“You search the scriptures, thinking that they have eternal life, but you refuse to come to me that you may have life.”
Jesus, we know to give himself to us completely. To share his life and its glory with us. But we can only have Him and His glory, it seems, by hearing What He’s Done. Only have Who Christ Is by the Word of What ‘s He’s Done.
When Jesus rose again, and spoke to confused disciples, and Jesus said, “Wasn’t it necessary for the Messiah to suffer these things and enter his glory? Then beginning with Moses and all the Prophets, he interpreted for them the things concerning himself in all the Scriptures.”
And the disciples, what do they say when they heard?: “Weren’t our hearts burning within us while he was talking us on the road and explaining the Scriptures to us?” It says later He was made known to them in the breaking of bread. By the Word of the Body broken for them, he was made known to them again.
In the Gospel of John, he is even more explicit. Presenting his hands to them, he says, “Do not disbelieve, but believe.”
“Why are you troubled?” he asked. “And why do doubts arise in your hearts? Look at my hands and my feet, that it is I myself.”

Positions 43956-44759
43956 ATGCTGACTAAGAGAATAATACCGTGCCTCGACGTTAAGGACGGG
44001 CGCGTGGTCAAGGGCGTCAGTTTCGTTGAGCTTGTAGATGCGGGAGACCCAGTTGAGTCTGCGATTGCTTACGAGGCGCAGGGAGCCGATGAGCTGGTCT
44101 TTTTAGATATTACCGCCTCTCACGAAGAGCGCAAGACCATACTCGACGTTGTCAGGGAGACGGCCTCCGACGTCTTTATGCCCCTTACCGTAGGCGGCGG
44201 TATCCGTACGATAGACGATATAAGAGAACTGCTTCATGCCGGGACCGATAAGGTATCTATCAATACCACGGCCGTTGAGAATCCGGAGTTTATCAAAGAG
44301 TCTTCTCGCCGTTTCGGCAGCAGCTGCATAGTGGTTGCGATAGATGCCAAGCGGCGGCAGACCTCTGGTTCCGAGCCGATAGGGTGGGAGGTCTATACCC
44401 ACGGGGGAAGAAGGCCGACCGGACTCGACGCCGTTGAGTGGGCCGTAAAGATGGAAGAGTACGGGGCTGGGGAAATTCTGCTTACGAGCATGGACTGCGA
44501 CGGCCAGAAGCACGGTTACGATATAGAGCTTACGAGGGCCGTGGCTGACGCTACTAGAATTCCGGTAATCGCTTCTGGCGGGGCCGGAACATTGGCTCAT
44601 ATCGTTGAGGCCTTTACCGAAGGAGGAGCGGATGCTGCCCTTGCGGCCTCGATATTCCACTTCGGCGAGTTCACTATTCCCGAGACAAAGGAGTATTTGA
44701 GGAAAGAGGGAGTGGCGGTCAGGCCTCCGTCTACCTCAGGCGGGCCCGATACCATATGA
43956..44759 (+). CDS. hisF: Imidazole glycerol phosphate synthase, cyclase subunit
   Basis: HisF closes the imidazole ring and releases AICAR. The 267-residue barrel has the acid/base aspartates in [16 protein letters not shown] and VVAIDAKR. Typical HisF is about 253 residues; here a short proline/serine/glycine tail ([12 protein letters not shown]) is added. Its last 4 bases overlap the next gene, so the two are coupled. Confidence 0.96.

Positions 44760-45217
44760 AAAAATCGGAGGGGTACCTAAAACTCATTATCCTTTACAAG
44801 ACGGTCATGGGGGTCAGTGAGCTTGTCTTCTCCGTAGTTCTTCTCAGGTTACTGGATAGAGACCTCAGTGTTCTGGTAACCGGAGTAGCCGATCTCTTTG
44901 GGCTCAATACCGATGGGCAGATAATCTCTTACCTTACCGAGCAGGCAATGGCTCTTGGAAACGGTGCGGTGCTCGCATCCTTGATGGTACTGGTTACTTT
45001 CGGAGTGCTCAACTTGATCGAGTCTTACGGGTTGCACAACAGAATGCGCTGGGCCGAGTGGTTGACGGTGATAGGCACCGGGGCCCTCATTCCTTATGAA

The Word of The Cross, it says, we know, is the Beholding of the Cross, and the Beholding of the Cross is the Glory of the Cross.
You or I may ask, didn’t he say or do anything else other than die horribly? And yet, and yet, everything he did pointed to that Word, a Word he rose to vindicate and explain, ascended to proclaim, will return to fulfill.
Why are we so satisfied with changed behavior? Is that really what the Scriptures are selling us? Obedience. Right behavior? The Scriptures are not satisfied with Obedience. We can listen to the Beatitudes and see as much. Nothing but a changed heart will do. And nothing but Christ’s own radiance will do that.
The Scriptures tell us that this radiance is, strangely enough, his judgment. By it the blind will see, and the one who thinks he sees will go blind. What strange business is this?
How can we be so satisfied with good behavior, when the. Bible will clearly be only satisfied with the look of those transfigured?
The Cross is God’s power and God’s wisdom. And stronger than human strength. And it will bring all opposition to nothing. Not by its information, but by its radiance.
His Death and Resurrection will not only be God’s radiance, it will be His Feast. The Lamb Slain will be our great banquet.
We are told to suffer with this Gospel. We are told that it is worth suffering with, suffering for. And that we are to share in this suffering for the Gospel. This is the kind of suffering the Lord can work with, because it happens by the power of God. Because it is a suffering that cannot deprive us of Christ.
And we, ourselves in ministry, must not be satisfied with obedience but with the look of those transfigured.
We think people we serve only have the future we can provide them, rather than the future provided by his radiance by this feast.
When you give up trying to fix or control, you can finally offer. You can offer ourselves to the world as it is, rather than the world as we would have it, so that it might be transfigured.